I’ve been noticing a lot of whining lately. I’m not exactly the pinnacle of celebration and success myself, but god, does it ever wear me down. Enough such that, I am now whining about whining, and don’t care enough to stop this oxymoron in his tracks.

I get it. Life is horseshit. This whole society is circling the drain, psychologically, socially, ecologically, economically. It’s no wonder so many kids in grade school complain about math homework — math is currently on a seek-and-destroy mission against the ozone layer, the water table, and global population. We use math to kill and rob each other, often in slow motion. Economy itself seems to be a system of compelled consent to entrapment and thievery. People are tired because of this — because of constantly resisting the entire global community’s interest in extracting dollar-value from you where- and whenever possible, trying to suck the fucking attention span right out through your eyeholes — and because people are tired, they are cranky, and because they are cranky, they get pissed off at themselves, and at everyone else, and, because they’re also still tired — they won’t do anything about it. 

Enter Whining. The last resort of the beleaguered civilian. When pressure builds inside the Emotional Human Machine, it must escape somehow, or threaten to take the whole thing down. Ideally, that pressure is directed toward the more constructive outlets of the Machine. Whining isn’t always bad. In moderation, anxiety can compel us to accomplish things that will relieve the anxiety of others in some way, or prevent its resurgence in ourselves. But the constant flux of noisy information in our modern world jams up these routines. Just trying to ignore all the banner ads, the toxic food, and the glittering distractions leaves you decisionally fatigued — all decided out. So, when it comes to relieving the inevitable emotional pressure, we make the nondecision, take the path of least resistance — to Whine. 

The Whiner’s point of view collapses the Universe into a binary entity consisting of Me; and Everything Else. This axis of antagonism goes both ways. Each opposes the other. “The world isn’t fair,” but also, “I don’t deserve good things.” Everybody loses. Taken to its extreme, the thought pattern of Whining can escalate into an anxiety attack. I don’t mean to discredit the seriousness of anxiety attacks. But talking loved ones through them is one of the most frustrating experiences I have ever had. The mind stubbornly locks into a feedback loop of Whining, and any attempt to intervene is deflected. There is not room in the sufferer’s mind for anything but Whining. It doesn’t help for them to be heard out; it doesn’t help for them to be encouraged or reminded of good things; and “tough love” or worry are taken simply as another thing to Whine about. Perhaps worst of all is that the sufferer in the throes an anxiety attack is unable to accept help. This is because the helper has been categorized into that Everything Else extreme of the Whiner’s binary worldview. If the world isn’t fair, and my friend isn’t Me, then my friend isn’t fair, either.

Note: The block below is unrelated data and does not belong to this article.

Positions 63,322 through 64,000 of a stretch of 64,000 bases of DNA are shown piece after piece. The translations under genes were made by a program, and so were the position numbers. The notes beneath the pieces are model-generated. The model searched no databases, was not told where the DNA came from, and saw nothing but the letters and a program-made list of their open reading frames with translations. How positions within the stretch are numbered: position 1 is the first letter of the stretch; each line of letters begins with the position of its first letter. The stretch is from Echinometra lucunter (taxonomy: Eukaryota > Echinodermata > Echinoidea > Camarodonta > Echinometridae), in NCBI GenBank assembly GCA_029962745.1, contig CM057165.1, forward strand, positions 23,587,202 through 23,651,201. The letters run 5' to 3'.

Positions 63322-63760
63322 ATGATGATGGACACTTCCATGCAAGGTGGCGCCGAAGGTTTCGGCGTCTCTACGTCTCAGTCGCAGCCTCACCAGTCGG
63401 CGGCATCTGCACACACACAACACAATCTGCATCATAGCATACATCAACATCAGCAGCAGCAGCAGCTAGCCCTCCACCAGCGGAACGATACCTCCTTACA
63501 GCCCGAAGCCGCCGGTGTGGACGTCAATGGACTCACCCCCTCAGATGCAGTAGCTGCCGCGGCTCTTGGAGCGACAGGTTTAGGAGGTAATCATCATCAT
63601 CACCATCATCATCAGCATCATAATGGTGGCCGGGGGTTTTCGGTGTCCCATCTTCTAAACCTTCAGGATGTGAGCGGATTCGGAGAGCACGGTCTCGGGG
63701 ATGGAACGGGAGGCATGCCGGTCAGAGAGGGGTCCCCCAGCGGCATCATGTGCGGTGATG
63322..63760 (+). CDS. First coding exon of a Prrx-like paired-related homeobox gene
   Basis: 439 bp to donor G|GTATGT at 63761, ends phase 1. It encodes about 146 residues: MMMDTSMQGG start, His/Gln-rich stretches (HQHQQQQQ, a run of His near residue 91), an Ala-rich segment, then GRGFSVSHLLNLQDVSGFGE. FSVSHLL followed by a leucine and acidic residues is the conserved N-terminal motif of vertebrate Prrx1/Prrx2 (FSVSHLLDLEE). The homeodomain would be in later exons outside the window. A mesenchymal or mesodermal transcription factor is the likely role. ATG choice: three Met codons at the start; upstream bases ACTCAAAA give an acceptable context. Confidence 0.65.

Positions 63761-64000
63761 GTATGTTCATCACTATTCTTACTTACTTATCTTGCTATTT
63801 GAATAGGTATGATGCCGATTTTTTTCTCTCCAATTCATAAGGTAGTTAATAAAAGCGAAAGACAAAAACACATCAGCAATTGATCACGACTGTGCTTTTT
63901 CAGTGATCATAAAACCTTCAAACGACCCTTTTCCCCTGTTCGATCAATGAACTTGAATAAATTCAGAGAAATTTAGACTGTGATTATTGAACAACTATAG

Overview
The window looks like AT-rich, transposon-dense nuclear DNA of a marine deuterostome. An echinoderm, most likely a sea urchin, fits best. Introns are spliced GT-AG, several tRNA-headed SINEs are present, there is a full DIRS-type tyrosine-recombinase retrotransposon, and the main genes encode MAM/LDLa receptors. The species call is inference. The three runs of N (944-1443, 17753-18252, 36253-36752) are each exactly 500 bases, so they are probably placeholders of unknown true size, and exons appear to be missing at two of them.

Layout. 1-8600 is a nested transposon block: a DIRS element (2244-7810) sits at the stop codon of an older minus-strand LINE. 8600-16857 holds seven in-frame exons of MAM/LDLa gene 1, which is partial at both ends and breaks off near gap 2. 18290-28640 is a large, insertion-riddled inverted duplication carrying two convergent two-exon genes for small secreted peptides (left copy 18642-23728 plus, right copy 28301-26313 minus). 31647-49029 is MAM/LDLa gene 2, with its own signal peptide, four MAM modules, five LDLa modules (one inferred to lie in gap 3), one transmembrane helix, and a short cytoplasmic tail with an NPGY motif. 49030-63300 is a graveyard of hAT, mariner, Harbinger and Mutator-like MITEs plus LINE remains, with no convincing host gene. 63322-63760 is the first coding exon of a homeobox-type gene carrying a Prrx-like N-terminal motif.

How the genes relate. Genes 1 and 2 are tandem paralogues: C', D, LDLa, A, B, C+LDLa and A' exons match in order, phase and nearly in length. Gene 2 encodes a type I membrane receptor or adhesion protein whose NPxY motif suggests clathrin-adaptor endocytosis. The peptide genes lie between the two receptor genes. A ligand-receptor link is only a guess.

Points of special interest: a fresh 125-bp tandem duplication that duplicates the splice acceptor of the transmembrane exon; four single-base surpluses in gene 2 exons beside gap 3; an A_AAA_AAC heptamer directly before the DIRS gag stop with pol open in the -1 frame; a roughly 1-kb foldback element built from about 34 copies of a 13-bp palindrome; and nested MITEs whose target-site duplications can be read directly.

The real trouble with Whining is a quirk of the human mind known as confirmation bias. Your brain’s job is give you a stable picture of how the world is. The dirty secret of life, is that the world is an unstable place — but you don’t need to know that! In the midst of finding patterns that are really there, your brain is so good at its job that it will also show you patterns that aren’t really there, because it’s better (according to your brain) to live a stable lie than an unstable truth. Basically, a stable worldview costs you less energy than an unstable one — you don’t have to make quite as many judgment calls as you would in the (real) world of perpetually churning chaos. Metaphorically speaking, there are two parts to your mind: the Thinking part; and the Proving part.

The Prover proves, what the Thinker thinks.

Your brain wants to be as efficient as possible. So if you allow yourself to believe the world is out to get you, and all is hopeless, and nothing was really worth having anyway … then the brain will selfishly encourage you to maintain this worldview. You’ll preferentially take notice of things which conform to the ideas already in your head, instead of allowing your mind to be changed by the information out in the world. If the world’s out to get you, then how can you trust a thing that it says?

I Whine all the damn time, but I am sure learning to regret it lately. Every time I stumble across a fresh Whine from the losing side of a team strategy game, or scrolling through social media, or hashing out a friend’s challenges, a little bit of the poison goes into me. A little part of my lazy brain wants to take the day off, and just admit that Everything Else sucks. Stumbling unexpectedly upon another bout of Whining is like stubbing a psychological toe on some kind of viral-depressive two-by-four, and the next thing you know, you’re Whining yourself.

And here I am.